Venezuelan Baseball: A Signing Bonus Postscript

When I met Angel Guillen last September at a dusty baseball diamond in Maracay, Venezuela was a spindly 15-year-old pitcher with a whip for a right arm and big dreams drawn to scale.

I visited him while reporting a feature on Venezuela’s role in the global baseball-industrial complex, getting to know kids who hoped to become part of the next wave of criollos to become pro ballplayers in the U.S.


Angel Guillen, future big leaguer? Photo by Alejandro van Schermbeek, AVS Photo Report

Guillen planned to reach the major leagues by 20, and hoped to hit 90 mph with his fastball by this July, believing that milestone would bring him a six-figure contract with a major league team.

The cash would enable him to buy a new house for his mom and siblings. He lived with them in barrio in a nearby town called Turmero, and wanted to move his family into an urbanizacion.

When I asked his coach, Alexis Quiroz the difference between a barrio and an urbanizacion he shrugged.

Nada mucho,” he said. “Ademas del nombre.”

Very little besides the name.

It’s like a slum dweller dreaming of moving up into the ghetto. An important distinction for him, even if people outside that word can’t detect it.

For now, however, Guillen is dealing with a different change in scenery.

Last month he signed a contract with the Washington Nationals, who paid him an $80,000 bonus then quickly shuttled him to their facility in the Dominican Republic. He’ll spend the next year training, then take the mound next summer with the Nationals’ Dominican Summer League team.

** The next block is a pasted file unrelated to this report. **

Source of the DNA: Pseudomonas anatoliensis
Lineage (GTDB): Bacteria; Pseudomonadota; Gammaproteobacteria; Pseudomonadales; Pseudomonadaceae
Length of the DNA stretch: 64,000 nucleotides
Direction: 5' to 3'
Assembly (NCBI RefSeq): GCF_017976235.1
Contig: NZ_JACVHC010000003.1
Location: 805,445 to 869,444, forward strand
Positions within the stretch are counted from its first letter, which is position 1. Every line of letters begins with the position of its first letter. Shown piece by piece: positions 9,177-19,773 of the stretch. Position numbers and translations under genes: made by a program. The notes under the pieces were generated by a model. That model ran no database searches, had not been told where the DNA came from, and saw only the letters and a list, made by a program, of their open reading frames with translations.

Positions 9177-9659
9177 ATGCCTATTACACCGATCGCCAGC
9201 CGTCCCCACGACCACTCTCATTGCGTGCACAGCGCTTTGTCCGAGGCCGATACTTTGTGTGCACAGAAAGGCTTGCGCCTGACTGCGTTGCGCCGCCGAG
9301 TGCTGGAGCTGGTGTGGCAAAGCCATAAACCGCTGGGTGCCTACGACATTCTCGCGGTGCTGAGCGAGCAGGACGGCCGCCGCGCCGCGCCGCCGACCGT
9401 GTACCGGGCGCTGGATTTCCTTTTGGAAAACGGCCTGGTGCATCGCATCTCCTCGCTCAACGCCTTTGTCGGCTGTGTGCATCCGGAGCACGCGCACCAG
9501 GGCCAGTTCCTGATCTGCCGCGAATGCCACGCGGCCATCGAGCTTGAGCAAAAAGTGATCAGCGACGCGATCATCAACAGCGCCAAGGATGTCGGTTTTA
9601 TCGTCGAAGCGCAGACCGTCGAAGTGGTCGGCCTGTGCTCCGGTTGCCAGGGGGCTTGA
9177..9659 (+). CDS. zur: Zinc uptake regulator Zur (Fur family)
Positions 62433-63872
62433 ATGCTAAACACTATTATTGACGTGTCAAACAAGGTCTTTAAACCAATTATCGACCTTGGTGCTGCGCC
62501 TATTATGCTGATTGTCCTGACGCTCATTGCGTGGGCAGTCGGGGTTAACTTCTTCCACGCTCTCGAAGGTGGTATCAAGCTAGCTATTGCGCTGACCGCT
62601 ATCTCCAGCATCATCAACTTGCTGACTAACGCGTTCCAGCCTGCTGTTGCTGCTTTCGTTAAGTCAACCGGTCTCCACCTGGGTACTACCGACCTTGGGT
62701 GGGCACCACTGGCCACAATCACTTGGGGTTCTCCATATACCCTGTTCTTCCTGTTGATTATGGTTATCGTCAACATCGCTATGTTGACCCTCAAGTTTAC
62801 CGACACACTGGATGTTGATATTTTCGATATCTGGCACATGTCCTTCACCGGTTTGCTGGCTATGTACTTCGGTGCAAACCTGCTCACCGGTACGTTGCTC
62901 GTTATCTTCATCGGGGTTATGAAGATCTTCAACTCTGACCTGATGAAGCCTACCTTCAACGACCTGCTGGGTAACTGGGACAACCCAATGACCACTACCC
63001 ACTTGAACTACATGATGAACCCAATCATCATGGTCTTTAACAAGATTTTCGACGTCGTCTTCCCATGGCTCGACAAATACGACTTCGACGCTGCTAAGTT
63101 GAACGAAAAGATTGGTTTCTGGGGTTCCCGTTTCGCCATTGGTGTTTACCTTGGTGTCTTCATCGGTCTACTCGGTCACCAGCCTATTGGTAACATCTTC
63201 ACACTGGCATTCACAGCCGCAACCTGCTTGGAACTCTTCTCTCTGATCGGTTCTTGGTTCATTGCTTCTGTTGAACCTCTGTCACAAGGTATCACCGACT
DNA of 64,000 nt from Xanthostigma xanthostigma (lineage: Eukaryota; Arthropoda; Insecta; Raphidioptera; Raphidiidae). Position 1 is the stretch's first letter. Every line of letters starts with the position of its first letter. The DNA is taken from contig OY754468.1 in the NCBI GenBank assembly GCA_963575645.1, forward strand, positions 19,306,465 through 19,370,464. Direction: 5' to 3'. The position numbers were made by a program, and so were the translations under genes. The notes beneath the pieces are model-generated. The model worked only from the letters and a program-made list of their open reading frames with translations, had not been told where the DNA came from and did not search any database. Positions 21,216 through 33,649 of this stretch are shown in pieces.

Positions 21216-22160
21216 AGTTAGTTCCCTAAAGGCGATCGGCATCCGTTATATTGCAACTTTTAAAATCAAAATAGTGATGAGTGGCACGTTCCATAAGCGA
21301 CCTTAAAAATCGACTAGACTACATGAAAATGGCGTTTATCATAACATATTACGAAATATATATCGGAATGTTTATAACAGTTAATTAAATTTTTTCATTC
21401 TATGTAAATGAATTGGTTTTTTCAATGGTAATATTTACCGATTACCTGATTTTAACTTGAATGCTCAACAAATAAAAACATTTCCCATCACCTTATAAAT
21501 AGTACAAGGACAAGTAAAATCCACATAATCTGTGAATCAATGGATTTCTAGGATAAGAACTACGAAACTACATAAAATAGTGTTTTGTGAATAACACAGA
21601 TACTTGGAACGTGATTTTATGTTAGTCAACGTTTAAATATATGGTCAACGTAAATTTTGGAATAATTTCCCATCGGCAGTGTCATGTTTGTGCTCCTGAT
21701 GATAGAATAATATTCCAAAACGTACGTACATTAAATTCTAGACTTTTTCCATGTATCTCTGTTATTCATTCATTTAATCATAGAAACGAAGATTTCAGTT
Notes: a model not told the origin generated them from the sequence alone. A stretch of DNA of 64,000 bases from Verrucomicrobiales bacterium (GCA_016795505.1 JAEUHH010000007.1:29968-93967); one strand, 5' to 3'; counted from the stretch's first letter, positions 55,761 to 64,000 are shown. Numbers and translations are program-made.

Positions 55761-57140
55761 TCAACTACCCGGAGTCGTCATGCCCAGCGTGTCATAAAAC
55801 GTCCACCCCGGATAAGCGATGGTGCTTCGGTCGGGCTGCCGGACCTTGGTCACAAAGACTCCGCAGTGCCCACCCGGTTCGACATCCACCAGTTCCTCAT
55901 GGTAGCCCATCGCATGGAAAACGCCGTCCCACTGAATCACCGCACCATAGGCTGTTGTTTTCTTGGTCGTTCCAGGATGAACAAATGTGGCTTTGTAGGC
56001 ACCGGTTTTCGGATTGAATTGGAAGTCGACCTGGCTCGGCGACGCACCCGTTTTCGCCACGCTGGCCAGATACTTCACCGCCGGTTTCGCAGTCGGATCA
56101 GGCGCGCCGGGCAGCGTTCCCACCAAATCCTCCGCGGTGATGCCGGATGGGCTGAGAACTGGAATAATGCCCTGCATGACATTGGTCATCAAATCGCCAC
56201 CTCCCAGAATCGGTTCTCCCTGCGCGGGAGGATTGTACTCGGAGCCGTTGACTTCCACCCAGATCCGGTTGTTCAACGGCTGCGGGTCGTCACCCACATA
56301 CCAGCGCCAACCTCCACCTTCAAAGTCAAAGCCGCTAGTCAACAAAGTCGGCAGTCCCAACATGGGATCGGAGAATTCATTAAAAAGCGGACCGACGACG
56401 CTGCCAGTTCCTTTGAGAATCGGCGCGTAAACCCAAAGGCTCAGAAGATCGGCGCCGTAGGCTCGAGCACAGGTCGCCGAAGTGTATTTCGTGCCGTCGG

Guillen’s signing wasn’t the highest-profile among teenage Venezuelans. Yeltsin Gudiño apprenticed at an academy run by former Detroit Tiger Carlos Guillen, across the street from the public park where Guillen and his classmates did their nightly sprint training. In July he signed with the Blue Jays for $1.2 million.

Our friend Alexander Mendoza reports that at least five prospects earned seven-figure signing bonuses from big league teams,

Those sums are even more remarkable given that big league teams face steep taxes for exceeding a $2.9 million cap on total signing bonuses. After signing a premium player for seven figures, dividing the remaining pool among other prospects becomes complicated and players like Guillen — talented but a notch below the top tier — hustle for as large a contract as a team’s budget will allow.

Will his deal allow him to buy his mom a new place?

Possibly, though in Venezuela’s turbulent economy it’s tough to tell just how far that money will stretch.

And will he grow into a pitcher capable of debuting at Nationals Park by within four years?

Maybe, assuming his frame fills out and he learns complimentary pitches and keeps figuring out how to handle batters who improve exponentially at each level of the minor leagues.

The reality is, a five-figure bonus at the bottom rung of the Nationals’ minor league ladder doesn’t guarantee anything except an opportunity.

But that’s way more than he had when I met him in September.


One Response to “Venezuelan Baseball: A Signing Bonus Postscript”
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  1. […] other priorities that just couldn’t wait, like the series of proposals that led eventually to my opus on Venezuelan baseball, and the other series of discussions that culminated in the Sportonomics […]

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